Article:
Climb for Clean Air

Climb for Clean Air
Climb for Clean Air

This June, Dr. Davitt will be Climbing for Clean Air as he reaches the summit of Mt. Hood. Climb for Clean Air is a mountaineering training and fundraising program designed to support the American Lung Association of the Mountain Pacific’s mission of saving lives by improving lung health and preventing lung disease.

Dr. Davitt wants to make sure everyone can benefit from healthy lungs and bones:

“As an orthopedic surgeon, it might seem unusual to be involved with the American Lung Association. However smoking and nicotine use is one of the leading causes of failure of bone healing. I am joining the Climb for Clean Air to encourage my patients and people everywhere to stop smoking and increase awareness of the negative impacts of tobacco use on the healing of broken bones.

People who smoke or use nicotine containing products have a significantly higher risk of a broken bone not healing – known as a nonunion. Nonunions can lead to loss of function, prolonged time out of work and play, and the need for further surgery. Those patients who are able to stop smoking greatly improve the likelihood of successful healing and putting their life back in motion.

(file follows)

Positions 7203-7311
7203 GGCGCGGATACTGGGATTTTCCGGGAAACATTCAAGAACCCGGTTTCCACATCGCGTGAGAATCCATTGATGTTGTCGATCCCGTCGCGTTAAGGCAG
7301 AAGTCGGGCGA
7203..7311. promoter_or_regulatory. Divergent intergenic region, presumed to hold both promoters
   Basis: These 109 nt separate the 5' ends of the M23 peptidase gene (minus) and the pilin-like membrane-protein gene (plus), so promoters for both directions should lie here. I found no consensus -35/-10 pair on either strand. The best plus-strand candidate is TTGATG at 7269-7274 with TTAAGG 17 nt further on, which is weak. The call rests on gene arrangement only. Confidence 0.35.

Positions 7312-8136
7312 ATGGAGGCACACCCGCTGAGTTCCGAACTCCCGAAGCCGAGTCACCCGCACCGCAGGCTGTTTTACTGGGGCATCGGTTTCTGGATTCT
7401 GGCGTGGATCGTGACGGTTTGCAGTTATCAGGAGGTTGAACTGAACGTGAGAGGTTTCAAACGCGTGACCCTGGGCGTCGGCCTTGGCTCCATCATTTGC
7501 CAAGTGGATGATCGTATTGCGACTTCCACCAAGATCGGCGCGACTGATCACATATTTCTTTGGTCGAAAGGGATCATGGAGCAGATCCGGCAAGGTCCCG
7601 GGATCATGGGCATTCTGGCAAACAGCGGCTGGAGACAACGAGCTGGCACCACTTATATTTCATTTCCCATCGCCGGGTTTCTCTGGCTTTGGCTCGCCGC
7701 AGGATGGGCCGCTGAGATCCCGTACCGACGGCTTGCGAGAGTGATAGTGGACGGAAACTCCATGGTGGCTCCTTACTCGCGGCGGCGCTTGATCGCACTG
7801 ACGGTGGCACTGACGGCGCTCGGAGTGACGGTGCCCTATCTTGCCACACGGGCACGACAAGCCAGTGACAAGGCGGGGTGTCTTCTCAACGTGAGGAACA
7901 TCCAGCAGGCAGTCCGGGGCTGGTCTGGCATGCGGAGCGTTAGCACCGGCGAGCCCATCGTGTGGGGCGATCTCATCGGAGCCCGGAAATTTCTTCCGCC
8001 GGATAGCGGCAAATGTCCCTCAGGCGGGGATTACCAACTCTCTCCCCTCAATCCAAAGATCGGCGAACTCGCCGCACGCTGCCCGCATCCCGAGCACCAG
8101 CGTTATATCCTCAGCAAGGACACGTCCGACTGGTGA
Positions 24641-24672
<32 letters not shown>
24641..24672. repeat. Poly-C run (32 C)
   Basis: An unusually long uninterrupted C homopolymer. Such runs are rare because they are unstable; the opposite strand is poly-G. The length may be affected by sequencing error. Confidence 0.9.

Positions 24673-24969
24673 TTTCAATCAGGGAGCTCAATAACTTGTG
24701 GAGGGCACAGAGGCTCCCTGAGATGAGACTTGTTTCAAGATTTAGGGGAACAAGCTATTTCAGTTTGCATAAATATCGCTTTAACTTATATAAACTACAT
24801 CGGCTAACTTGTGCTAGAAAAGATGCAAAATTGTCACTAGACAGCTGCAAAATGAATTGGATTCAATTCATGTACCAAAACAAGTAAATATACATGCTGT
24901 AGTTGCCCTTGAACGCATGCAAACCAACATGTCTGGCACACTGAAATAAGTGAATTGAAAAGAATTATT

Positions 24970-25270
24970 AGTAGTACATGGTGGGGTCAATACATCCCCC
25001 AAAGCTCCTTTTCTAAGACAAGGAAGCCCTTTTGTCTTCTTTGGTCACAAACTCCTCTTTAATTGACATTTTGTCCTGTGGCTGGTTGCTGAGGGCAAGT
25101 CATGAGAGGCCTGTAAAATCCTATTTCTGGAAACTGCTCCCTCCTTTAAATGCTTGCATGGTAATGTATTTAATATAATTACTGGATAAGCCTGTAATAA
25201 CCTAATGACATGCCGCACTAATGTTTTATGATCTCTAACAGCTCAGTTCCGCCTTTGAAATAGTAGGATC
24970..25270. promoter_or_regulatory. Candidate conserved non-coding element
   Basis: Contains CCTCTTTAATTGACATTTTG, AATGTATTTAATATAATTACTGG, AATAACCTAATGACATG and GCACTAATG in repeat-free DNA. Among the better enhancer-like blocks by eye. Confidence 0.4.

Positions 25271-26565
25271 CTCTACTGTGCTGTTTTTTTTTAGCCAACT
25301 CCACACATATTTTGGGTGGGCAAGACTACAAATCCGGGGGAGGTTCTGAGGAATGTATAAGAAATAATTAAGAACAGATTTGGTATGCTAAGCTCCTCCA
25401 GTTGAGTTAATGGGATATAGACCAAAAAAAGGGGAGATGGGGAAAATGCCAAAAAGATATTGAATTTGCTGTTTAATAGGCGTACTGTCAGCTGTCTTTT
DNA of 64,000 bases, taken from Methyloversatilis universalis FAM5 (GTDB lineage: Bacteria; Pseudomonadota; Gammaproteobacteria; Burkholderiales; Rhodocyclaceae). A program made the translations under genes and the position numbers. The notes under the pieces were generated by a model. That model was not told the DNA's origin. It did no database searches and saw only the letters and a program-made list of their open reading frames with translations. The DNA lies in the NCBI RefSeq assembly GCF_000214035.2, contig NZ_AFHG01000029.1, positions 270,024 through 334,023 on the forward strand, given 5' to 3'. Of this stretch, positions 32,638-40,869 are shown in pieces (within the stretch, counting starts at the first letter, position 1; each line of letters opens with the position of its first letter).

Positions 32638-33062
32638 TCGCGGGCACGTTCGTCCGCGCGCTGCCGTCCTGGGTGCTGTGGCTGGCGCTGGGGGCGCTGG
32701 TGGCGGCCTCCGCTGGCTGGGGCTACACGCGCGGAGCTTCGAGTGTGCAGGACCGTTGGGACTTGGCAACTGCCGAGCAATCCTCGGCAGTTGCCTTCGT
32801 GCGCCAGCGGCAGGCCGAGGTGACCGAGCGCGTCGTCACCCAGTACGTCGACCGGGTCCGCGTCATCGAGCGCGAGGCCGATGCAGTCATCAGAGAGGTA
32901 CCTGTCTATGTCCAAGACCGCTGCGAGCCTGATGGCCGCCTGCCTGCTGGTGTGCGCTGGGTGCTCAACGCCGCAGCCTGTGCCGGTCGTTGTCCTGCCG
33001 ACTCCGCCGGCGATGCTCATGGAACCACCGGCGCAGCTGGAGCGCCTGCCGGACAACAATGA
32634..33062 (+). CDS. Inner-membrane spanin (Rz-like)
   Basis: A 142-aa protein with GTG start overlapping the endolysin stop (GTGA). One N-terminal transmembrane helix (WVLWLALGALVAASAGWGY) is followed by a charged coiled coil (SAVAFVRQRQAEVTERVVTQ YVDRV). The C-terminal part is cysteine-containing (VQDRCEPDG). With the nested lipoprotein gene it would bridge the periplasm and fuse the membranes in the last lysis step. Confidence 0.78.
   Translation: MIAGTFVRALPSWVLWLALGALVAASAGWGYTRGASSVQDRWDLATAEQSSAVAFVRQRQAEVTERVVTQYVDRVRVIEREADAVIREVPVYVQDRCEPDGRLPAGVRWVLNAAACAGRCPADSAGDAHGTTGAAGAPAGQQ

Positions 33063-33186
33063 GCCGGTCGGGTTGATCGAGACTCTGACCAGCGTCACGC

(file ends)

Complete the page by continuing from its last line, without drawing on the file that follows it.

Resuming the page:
Chances are you know someone who has faced the challenges of quitting tobacco use or other lung problems such as asthma, COPD, lung cancer or air pollution. By making a donation on my behalf, you will be helping the American Lung Association provide community based education programs, fight for cleaner air standards and fund life-saving research. With your help, we will fight against lung disease and for lung health. We will be making a positive difference for all of the people trying to quit smoking so bones can heal, the parents who have a child with asthma, the people who struggle daily with COPD and the mothers, fathers, sisters, brothers, children and friends who get diagnosed with lung cancer.

Every donation I receive helps make a bigger impact. Please help support my efforts to save lives, donate now.

– James S. Davitt